Back in Division Two there was to be no swift return to the top division of English football and even before the 1900/01 season had kicked off some notable figures, such as Archie Livingstone, Walter Place Snr, Walter Place Jnr and Edgar Chadwick were on their way out of Turf Moor.
The supporters of the day were expecting another immediate promotion and it all looked possible when we started that 1900/01 season with six wins out of seven. Even in February we were top but a run of one win in eight cost us and we ended the season in 3rd place.
Things weren’t going too well for Burnley financially, placed in a poor town and with clubs from bigger towns and cities now passing us. Some things clearly don’t change but the FA, in an attempt to combat spiralling wage bills, introduced a £4 per week maximum wage and also stopped any player from being paid a win bonus.
Burnley were selling their better players and bringing in cheap options and attendances started to drop when it became clear that there would be no chance of a promotion in 1901/02.
We finished 9th but if you think that’s bad then the 1902/03 season proved to be much worse. It ended with Burnley bottom of Division Two and we held on to our league status only because Doncaster, who had finished two places above us with five points more, failed to win re-election and were replaced by Bradford City.
Managers weren’t sacked at the drop of a hat a hundred years or so ago but had the pressure been the same as they are today then I’m sure there would have been some chants of ‘Mangnall Out’.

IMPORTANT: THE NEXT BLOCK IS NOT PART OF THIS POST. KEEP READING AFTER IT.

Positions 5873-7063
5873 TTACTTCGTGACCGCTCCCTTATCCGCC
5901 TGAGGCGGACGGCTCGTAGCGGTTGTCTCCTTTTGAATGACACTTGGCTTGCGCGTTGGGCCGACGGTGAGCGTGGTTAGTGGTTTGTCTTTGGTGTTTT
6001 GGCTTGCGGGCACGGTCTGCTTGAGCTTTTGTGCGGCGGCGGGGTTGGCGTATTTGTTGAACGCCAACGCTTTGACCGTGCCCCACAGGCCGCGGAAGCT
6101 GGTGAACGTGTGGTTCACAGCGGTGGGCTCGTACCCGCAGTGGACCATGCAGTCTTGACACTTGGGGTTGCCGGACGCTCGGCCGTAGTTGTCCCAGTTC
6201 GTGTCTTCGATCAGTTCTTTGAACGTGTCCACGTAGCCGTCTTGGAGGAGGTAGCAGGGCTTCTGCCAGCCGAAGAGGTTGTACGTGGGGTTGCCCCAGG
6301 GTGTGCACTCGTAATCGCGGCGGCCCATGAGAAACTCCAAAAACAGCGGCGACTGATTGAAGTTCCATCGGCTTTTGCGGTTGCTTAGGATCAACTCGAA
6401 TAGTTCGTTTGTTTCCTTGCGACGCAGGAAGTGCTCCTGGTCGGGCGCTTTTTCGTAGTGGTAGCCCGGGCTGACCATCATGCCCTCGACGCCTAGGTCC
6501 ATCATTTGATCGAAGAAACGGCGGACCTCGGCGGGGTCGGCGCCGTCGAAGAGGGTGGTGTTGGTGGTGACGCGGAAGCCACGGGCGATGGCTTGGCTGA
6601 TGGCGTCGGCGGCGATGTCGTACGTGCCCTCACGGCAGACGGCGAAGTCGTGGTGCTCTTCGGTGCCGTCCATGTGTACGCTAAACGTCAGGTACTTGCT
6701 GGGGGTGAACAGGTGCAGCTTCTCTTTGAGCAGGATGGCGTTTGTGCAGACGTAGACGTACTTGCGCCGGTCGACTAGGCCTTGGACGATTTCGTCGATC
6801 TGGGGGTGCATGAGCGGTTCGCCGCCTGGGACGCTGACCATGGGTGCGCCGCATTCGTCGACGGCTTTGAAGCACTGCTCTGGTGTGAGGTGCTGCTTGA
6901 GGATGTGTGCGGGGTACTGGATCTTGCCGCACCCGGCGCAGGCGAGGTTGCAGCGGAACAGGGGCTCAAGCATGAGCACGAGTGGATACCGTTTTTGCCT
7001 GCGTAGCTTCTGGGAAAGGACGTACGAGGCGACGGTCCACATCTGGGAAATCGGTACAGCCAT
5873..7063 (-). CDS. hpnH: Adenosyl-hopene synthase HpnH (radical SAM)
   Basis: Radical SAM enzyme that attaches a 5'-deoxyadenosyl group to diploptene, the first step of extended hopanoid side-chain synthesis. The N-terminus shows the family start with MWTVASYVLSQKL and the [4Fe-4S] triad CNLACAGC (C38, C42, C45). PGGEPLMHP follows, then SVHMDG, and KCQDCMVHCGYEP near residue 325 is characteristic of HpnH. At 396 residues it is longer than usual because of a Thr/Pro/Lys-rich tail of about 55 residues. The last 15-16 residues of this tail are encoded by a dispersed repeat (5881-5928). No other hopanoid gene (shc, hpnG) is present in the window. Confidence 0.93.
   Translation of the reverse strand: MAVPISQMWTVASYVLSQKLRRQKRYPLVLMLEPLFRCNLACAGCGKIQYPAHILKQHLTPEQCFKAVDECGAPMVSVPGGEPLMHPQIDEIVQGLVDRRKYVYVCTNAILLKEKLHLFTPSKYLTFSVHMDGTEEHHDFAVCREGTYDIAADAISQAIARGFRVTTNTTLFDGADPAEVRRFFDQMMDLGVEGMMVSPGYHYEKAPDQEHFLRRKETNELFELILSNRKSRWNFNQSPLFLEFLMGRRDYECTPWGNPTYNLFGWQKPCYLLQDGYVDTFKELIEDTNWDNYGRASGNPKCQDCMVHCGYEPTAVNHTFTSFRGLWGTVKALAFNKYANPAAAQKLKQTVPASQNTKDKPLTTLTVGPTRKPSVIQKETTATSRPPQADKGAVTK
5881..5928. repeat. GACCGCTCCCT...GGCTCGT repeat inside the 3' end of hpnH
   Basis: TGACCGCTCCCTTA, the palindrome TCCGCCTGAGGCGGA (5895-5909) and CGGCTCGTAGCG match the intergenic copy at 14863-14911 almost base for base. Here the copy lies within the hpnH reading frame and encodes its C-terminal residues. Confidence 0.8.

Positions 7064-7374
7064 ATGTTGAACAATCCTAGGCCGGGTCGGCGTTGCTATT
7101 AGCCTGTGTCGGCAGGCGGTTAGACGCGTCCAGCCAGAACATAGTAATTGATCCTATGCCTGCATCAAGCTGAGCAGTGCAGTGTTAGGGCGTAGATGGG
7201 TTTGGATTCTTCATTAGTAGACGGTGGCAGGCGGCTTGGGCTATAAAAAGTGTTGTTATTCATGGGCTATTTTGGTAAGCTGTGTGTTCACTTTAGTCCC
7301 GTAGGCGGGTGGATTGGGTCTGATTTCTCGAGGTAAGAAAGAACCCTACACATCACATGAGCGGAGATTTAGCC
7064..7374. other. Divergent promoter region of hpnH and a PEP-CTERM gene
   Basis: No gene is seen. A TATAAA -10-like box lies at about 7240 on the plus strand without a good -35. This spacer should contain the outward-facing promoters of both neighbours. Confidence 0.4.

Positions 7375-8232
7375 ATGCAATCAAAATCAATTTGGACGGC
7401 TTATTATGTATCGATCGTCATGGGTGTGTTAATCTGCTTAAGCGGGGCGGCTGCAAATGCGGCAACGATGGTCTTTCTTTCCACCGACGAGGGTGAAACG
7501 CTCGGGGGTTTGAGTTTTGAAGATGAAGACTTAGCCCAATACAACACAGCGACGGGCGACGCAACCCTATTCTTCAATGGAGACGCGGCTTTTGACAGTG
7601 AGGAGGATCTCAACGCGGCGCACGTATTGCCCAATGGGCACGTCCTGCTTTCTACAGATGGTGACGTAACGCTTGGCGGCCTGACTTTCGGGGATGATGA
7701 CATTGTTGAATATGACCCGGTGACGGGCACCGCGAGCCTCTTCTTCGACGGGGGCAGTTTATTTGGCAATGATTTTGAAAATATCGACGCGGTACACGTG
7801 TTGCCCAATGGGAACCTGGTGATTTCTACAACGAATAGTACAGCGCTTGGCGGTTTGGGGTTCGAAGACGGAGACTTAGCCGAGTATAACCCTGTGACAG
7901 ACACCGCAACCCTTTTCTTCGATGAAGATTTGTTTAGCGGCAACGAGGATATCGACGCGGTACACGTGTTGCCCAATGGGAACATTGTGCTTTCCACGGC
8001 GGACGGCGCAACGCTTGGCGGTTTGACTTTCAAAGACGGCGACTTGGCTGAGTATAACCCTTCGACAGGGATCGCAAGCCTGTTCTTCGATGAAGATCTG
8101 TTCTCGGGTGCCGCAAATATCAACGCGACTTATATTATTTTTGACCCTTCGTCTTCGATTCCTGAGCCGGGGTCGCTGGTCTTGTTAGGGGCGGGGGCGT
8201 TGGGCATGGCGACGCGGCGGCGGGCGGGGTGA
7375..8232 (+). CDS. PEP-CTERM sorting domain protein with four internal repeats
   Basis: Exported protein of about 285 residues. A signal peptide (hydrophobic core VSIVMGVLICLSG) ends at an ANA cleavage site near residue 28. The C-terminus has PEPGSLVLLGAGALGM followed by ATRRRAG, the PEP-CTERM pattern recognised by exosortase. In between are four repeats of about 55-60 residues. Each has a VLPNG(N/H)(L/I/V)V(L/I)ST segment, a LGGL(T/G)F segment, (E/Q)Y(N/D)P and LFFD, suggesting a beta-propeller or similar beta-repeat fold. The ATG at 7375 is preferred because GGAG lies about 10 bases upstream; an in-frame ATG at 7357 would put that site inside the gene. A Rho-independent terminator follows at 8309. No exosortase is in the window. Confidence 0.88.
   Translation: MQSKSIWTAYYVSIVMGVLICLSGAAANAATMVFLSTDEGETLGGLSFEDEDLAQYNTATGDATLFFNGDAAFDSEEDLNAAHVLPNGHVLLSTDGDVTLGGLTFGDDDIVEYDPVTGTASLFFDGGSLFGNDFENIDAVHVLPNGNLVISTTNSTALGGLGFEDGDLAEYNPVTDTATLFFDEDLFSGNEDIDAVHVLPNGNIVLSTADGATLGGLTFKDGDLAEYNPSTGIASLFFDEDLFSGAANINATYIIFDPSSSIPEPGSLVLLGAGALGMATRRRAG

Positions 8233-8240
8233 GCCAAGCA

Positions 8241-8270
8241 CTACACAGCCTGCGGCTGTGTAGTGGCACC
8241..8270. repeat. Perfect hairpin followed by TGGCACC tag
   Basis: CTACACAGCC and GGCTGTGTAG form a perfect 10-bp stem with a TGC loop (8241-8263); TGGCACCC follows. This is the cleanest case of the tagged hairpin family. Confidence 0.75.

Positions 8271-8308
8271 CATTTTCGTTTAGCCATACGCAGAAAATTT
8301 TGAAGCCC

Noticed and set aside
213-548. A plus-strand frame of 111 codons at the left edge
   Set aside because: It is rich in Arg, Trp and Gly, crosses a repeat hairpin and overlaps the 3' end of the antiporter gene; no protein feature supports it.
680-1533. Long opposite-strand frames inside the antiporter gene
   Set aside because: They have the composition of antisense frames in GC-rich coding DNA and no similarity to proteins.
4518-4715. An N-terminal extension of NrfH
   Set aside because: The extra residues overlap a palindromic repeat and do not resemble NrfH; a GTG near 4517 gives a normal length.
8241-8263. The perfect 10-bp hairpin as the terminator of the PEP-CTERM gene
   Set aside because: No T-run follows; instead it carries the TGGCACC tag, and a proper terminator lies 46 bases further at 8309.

|Spen Whittaker (back right) with his first Burnley team|
As it happened the directors of the time had that decision taken away from them, Mangnall left for Manchester United and went on to have great success with them. They replaced him with manager number four, and our first full time manager, Spen Whittaker.
Whittaker had a difficult job, a struggling team, a club with little money and attendances at an all time low and he was the youngest manager in the entire league at just thirty-two years of age.
He brought about an immediate improvement, although not enough to see us challenging at the top of the league. The improved form saw us end the season in 5th place and very significantly there were more people watching the games as Burnley played in green for the first time.
There was real optimism in the summer of 1904 that we could be set for a return to the First Division but any early hopes were well and truly dashed as we lost an amazing eleven of the first thirteen league games.
An 11th place finish was perhaps not what we were looking for but was far better than we could have dared hope after that dreadful start.
Before the 1905/06 season got underway the league was expanded again with both divisions being increased from eighteen to twenty clubs as the game continued to expand. It even included two more London clubs in Chelsea and Clapton Orient who, being so far away, had to pay other clubs £20 each in expenses when they travelled to play them.
We made a good start but couldn’t maintain it and again we had to settle for a mid-table finish although this time we sneaked into the top half of the league in 9th place.